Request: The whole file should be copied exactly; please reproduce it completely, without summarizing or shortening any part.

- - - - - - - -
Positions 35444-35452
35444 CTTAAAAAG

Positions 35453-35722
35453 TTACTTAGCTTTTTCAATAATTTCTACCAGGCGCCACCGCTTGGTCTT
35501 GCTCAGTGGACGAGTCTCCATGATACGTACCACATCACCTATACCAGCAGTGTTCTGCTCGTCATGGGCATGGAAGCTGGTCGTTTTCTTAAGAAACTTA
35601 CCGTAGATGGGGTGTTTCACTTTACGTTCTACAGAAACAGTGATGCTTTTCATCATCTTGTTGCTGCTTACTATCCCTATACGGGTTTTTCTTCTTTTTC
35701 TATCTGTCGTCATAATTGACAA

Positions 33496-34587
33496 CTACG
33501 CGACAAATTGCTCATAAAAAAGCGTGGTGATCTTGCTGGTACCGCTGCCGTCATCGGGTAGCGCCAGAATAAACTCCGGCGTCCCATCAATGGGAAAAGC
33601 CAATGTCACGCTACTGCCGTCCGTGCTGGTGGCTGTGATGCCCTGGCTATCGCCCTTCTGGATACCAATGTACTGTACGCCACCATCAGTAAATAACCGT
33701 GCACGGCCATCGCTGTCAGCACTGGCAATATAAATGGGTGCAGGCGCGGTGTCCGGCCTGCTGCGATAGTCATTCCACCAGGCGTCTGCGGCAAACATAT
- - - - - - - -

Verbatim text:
Positions 35444-35452
35444 CTTAAAAAG

Positions 35453-35722
35453 TTACTTAGCTTTTTCAATAATTTCTACCAGGCGCCACCGCTTGGTCTT
35501 GCTCAGTGGACGAGTCTCCATGATACGTACCACATCACCTATACCAGCAGTGTTCTGCTCGTCATGGGCATGGAAGCTGGTCGTTTTCTTAAGAAACTTA
35601 CCGTAGATGGGGTGTTTCACTTTACGTTCTACAGAAACAGTGATGCTTTTCATCATCTTGTTGCTGCTTACTATCCCTATACGGGTTTTTCTTCTTTTTC
35701 TATCTGTCGTCATAATTGACAA

Positions 33496-34587
33496 CTACG
33501 CGACAAATTGCTCATAAAAAAGCGTGGTGATCTTGCTGGTACCGCTGCCGTCATCGGGTAGCGCCAGAATAAACTCCGGCGTCCCATCAATGGGAAAAGC
33601 CAATGTCACGCTACTGCCGTCCGTGCTGGTGGCTGTGATGCCCTGGCTATCGCCCTTCTGGATACCAATGTACTGTACGCCACCATCAGTAAATAACCGT
33701 GCACGGCCATCGCTGTCAGCACTGGCAATATAAATGGGTGCAGGCGCGGTGTCCGGCCTGCTGCGATAGTCATTCCACCAGGCGTCTGCGGCAAACATAT